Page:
The most familiar part of the Hudson River, running from Albany to New York City, is an estuary - a long arm of the sea subject to tides and the upriver press of salty ocean water. The estuary is home to a diverse array of plants and animals that depend on its productive waters for essential activities such as spawning and wintering.
The Hudson River Estuary, its tributaries and the lands that feed them are home to over 200 types of fish, 19 kinds of rare birds and 140 rare plants (one of which – the Hudson River water nymph – grows nowhere else on earth).
Oysters were once plentiful in the mouth of the Hudson River. In 1911, records show a peak harvest of almost 25 million pounds! In the ensuing years, oysters virtually disappeared from the Hudson, victims of pollution, dredging and over-harvesting. Decades after their disappearance, the oyster may be poised for a comeback – native oysters have been found at the Palisade Boat Club in Hastings-on-Hudson!
Prior to 1900, Atlantic sturgeon were abundant in the Hudson River estuary, especially south of Hyde Park. Nicknamed the "Albany Beef," people once caught large numbers of these huge fish for their delicious meat and caviar. The sea-going Atlantic sturgeon may grow to a weight of 800 pounds and a length of fourteen feet. Years of overfishing have caused Atlantic sturgeon numbers to decrease dramatically. Currently they are federally endangered.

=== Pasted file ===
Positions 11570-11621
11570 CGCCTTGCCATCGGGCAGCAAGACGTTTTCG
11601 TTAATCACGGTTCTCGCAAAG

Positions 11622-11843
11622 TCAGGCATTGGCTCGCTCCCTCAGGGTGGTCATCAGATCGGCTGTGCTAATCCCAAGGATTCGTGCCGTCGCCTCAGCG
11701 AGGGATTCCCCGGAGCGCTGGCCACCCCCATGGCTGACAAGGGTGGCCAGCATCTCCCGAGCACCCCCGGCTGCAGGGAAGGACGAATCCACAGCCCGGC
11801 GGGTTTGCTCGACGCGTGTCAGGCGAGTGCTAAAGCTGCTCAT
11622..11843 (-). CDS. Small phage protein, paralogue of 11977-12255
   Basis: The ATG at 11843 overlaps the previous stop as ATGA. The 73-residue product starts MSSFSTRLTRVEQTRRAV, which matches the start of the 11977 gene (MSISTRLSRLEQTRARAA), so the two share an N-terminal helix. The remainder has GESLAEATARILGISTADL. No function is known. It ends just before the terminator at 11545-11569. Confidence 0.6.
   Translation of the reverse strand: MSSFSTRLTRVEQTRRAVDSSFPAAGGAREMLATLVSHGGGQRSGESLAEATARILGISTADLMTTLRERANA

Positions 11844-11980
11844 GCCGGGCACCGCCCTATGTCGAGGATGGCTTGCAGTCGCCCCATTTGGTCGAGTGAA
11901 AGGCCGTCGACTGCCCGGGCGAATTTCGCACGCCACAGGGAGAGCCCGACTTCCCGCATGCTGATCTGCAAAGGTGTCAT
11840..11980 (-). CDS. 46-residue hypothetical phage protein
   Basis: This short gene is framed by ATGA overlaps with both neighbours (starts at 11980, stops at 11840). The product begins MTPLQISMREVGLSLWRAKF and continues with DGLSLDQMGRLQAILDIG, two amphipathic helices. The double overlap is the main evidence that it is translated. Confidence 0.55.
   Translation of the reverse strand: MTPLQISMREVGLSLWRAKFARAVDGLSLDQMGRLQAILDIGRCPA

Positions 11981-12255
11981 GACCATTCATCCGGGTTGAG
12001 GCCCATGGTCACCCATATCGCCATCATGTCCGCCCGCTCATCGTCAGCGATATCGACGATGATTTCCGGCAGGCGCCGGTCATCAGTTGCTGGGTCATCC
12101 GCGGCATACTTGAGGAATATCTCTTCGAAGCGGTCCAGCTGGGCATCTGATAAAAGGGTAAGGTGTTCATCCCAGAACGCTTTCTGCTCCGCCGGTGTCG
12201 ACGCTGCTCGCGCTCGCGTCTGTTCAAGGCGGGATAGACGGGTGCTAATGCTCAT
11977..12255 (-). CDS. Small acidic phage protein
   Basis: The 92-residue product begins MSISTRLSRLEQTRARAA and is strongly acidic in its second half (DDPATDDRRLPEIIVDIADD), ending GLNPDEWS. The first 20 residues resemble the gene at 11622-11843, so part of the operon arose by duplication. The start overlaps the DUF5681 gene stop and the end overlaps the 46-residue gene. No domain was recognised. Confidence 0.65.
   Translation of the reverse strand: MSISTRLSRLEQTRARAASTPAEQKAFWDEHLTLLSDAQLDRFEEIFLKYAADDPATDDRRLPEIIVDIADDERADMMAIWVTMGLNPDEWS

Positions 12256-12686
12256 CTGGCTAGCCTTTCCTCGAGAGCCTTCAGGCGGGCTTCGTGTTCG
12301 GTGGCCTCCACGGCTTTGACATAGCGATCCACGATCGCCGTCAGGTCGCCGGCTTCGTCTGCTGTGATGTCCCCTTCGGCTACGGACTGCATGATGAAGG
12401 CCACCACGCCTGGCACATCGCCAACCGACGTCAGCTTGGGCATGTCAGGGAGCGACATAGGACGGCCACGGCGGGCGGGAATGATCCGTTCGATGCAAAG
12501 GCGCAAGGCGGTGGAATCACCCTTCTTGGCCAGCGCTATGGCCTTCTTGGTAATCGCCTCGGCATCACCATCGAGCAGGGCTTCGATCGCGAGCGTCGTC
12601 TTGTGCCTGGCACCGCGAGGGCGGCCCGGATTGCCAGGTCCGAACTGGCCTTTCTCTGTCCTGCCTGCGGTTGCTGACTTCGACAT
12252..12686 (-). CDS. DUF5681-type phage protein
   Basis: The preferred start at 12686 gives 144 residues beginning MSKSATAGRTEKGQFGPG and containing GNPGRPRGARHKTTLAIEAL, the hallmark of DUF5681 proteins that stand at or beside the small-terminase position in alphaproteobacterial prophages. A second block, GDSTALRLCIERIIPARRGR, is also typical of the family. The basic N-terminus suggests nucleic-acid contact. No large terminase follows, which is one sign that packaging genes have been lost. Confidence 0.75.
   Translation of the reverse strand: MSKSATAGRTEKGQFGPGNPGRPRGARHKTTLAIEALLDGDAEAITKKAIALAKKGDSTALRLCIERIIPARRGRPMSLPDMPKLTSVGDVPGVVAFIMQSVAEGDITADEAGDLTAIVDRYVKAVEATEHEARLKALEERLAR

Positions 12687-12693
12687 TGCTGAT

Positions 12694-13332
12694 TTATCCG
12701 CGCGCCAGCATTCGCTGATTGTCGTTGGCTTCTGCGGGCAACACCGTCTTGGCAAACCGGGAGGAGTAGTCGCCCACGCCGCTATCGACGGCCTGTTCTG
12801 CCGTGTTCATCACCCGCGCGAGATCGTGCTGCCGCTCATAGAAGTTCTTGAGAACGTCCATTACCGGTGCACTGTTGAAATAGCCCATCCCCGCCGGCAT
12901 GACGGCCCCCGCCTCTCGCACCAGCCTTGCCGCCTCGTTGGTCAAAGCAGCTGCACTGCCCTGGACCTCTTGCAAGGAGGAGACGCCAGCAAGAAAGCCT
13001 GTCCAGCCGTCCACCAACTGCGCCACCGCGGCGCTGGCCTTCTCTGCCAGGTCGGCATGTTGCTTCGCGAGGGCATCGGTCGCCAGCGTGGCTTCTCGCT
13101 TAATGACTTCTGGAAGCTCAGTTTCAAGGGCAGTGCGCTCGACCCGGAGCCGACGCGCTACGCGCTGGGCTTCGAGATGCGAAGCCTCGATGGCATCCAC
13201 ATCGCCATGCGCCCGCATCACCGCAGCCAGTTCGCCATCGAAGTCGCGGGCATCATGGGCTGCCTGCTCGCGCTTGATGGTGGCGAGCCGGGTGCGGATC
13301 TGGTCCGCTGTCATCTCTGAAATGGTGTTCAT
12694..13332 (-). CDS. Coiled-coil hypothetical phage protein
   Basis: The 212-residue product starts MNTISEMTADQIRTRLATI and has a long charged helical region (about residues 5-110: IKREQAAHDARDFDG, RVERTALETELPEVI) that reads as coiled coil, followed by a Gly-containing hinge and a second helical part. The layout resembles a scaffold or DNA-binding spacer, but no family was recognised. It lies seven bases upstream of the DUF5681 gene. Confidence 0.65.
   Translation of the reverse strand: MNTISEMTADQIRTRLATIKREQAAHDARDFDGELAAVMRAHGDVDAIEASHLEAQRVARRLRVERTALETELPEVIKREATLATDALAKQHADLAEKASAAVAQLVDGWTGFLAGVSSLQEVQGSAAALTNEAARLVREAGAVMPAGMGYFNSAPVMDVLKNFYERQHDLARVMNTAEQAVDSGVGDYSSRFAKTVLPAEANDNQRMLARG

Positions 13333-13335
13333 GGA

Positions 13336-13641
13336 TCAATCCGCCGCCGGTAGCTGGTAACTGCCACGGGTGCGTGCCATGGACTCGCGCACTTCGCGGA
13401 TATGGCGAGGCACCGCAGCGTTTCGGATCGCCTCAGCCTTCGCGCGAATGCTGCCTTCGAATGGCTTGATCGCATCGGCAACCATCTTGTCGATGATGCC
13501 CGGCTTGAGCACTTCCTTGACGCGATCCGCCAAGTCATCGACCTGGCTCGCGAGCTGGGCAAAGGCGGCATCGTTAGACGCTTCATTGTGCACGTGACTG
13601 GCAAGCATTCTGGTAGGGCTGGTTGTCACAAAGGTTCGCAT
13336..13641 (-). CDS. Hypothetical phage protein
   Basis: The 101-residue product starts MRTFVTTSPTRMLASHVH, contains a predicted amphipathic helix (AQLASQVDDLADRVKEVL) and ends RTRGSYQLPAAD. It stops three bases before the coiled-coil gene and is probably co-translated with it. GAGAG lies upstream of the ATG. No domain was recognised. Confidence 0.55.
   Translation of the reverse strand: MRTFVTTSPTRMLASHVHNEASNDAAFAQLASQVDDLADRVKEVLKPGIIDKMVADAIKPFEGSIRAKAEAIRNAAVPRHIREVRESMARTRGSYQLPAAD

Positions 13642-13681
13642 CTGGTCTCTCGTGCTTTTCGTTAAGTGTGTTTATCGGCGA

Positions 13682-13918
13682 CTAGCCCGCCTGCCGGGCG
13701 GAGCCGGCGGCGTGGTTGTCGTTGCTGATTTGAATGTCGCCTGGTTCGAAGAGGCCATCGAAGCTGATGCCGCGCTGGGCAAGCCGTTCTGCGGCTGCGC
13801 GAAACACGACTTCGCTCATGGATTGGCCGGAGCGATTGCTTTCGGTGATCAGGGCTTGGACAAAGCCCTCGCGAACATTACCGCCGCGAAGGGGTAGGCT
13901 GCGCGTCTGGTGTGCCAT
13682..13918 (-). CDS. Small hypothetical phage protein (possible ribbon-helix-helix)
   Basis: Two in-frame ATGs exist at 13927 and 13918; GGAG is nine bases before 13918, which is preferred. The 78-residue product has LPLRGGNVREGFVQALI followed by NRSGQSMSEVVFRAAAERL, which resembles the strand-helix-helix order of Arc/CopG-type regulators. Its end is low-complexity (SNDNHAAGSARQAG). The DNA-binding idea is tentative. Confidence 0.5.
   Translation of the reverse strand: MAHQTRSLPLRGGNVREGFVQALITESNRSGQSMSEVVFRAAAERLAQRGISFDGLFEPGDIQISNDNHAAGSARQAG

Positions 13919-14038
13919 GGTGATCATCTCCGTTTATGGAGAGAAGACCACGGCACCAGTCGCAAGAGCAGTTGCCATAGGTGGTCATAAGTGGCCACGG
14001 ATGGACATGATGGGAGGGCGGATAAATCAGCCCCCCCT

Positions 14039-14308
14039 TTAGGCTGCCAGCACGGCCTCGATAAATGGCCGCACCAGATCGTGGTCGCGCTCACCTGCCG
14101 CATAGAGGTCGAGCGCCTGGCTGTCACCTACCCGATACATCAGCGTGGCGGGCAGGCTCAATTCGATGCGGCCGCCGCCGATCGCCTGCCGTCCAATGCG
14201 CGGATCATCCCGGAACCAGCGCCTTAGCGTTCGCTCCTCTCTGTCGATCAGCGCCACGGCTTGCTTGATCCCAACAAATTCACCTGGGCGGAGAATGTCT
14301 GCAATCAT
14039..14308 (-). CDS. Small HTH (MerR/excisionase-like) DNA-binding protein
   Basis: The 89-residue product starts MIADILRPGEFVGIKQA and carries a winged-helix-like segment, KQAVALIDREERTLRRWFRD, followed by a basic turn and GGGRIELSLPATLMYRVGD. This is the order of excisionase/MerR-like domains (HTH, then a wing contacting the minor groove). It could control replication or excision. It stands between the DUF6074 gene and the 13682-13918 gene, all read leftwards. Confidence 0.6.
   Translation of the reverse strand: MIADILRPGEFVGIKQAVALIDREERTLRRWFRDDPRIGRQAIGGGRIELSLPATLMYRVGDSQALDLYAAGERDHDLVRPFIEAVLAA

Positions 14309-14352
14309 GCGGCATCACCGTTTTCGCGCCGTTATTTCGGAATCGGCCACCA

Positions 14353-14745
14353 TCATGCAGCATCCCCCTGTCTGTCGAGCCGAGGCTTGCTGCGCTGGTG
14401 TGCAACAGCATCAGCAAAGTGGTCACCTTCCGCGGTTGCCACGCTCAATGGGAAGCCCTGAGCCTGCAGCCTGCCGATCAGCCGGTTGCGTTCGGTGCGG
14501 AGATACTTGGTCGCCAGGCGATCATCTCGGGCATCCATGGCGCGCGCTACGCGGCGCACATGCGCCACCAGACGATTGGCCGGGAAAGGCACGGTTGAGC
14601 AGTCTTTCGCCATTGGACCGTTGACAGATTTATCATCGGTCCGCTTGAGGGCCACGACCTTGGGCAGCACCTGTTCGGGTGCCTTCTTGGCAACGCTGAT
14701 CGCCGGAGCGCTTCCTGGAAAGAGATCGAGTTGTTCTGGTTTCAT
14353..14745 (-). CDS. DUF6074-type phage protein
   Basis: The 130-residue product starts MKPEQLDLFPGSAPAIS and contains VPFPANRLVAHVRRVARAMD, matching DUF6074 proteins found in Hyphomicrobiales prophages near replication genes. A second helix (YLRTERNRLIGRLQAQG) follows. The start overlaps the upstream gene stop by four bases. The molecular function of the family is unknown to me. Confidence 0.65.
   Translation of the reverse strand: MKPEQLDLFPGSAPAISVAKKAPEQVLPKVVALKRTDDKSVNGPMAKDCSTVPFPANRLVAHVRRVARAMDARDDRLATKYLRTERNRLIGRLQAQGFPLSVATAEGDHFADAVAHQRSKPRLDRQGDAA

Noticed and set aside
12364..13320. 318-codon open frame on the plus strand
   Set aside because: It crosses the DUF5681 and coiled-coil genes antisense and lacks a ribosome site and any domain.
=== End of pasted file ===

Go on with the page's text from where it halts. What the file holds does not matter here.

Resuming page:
Where salt and fresh water mix, it makes a salty “brackish” home for creatures like the lined seahorse. Yes, the seahorse is a fish! It uses gills to breathe and fins to swim. Its long tail helps it to swim upright and cling to underwater grasses along the riverbank. Sometimes seahorses use their tails to cling to each other and mate. In the warmer months, you can find seahorses in the river’s shallow water around piers and in grassy areas from Staten Island to the Tappan Zee Bridge in Westchester.
Peregrine falcons are listed as an endangered species in New York State. They were nearly eliminated in the 1960s, due mainly to pesticide residues in their prey. The release of young captive bred birds from 1974 to 1988 helped bring them back. Peregrines currently nest on buildings or bridges in Albany, Syracuse, Rochester, Binghamton and Buffalo, with about twenty pairs present in the Adirondacks. The Department of Environmental Conservation has set up several web cams to monitor the animal’s activities.
Hudson River Water Nymph
Animal, vegetable or mineral? You would be correct if you answered vegetable – an aquatic plant to be exact. The water nymph is a lacy, aquatic plant that lives nowhere else on earth. It has long, flexible, string-like branches and leaves that are about one inch long with microscopic teeth along the margins. During low tide, you may find a few plants stranded on the tidal mudflats; otherwise, you are only likely to see this plant when your canoe paddle catches a few stems.